Apparently, the world will have to transition to clean and resilient infrastructure to protect communities from the worst impacts of climate change. To do so, however, sufficient funding is needed. Read this GreenBiz article to know more:
The climate finance architecture — the system of specialized, public funds that help countries implement climate mitigation and adaptation projects and programs — is crucial if the world is to overcome the climate change challenge. These funds play a valuable role in everything from deploying renewable energy to helping smallholder farmers cope with drought to restoring degraded forests, and often mobilize even larger volumes of funding from the private sector and other sources.
Yet the climate finance architecture has become too complex. Over the past 25 years, dozens of national, regional and international climate funds have been created. Each new fund responded to needs and gaps that existed at the time, but this has led to a rather complicated system:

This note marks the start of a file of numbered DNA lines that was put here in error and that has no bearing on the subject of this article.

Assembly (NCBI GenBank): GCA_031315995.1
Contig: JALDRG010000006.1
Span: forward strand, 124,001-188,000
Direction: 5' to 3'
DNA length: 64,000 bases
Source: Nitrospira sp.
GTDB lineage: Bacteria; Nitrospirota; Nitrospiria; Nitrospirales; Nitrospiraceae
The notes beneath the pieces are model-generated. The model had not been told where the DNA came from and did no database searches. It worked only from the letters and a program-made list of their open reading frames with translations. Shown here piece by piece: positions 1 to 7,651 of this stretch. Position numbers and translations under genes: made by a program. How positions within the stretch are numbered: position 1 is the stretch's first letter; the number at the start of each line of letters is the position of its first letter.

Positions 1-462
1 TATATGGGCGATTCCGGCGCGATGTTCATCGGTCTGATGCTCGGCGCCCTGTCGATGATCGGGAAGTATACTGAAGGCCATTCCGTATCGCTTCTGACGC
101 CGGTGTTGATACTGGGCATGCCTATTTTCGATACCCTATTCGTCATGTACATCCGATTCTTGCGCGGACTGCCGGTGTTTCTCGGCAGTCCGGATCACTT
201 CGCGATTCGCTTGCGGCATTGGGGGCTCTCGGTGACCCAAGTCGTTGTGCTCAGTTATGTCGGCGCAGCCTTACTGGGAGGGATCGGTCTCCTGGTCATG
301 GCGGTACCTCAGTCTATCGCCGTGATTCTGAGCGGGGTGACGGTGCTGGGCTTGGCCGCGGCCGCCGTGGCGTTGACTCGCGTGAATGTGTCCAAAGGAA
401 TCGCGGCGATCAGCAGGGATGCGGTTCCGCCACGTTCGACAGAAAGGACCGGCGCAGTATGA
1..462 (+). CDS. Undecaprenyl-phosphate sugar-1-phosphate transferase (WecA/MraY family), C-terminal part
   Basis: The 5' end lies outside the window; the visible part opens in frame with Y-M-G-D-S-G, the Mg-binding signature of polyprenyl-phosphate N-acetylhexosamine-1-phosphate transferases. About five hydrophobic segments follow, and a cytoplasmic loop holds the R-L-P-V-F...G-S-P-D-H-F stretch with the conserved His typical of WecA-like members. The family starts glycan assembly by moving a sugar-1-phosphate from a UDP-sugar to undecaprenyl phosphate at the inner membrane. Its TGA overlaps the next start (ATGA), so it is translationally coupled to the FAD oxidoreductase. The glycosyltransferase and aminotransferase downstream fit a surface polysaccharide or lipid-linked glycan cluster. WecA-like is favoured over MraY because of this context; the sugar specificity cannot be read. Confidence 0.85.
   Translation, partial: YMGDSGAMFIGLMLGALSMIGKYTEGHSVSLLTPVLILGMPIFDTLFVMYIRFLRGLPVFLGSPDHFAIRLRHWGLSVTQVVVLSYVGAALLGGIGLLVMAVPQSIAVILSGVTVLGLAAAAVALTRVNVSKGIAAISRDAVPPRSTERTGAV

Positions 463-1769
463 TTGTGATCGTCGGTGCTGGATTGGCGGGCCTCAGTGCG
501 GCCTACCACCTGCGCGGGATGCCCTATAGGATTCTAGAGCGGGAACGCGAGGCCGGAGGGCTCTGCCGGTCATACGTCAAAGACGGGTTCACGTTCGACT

Complexity creates two problems. First, contributor countries have a harder time deciding where to put their money for maximum impact, because some funds do similar things. Meanwhile, prospective recipients in developing countries must spend scarce time and effort learning how to navigate this system to access financing. Overlapping roles and inefficiencies among funds mean the current climate finance architecture isn’t fully meeting countries’ needs.
The Paris Agreement on climate change, signed by 193 countries last year, calls for a major realignment of all financial flows towards low-emission and climate-resilient investments. Now is the time to strengthen the public financing architecture to deliver this outcome.
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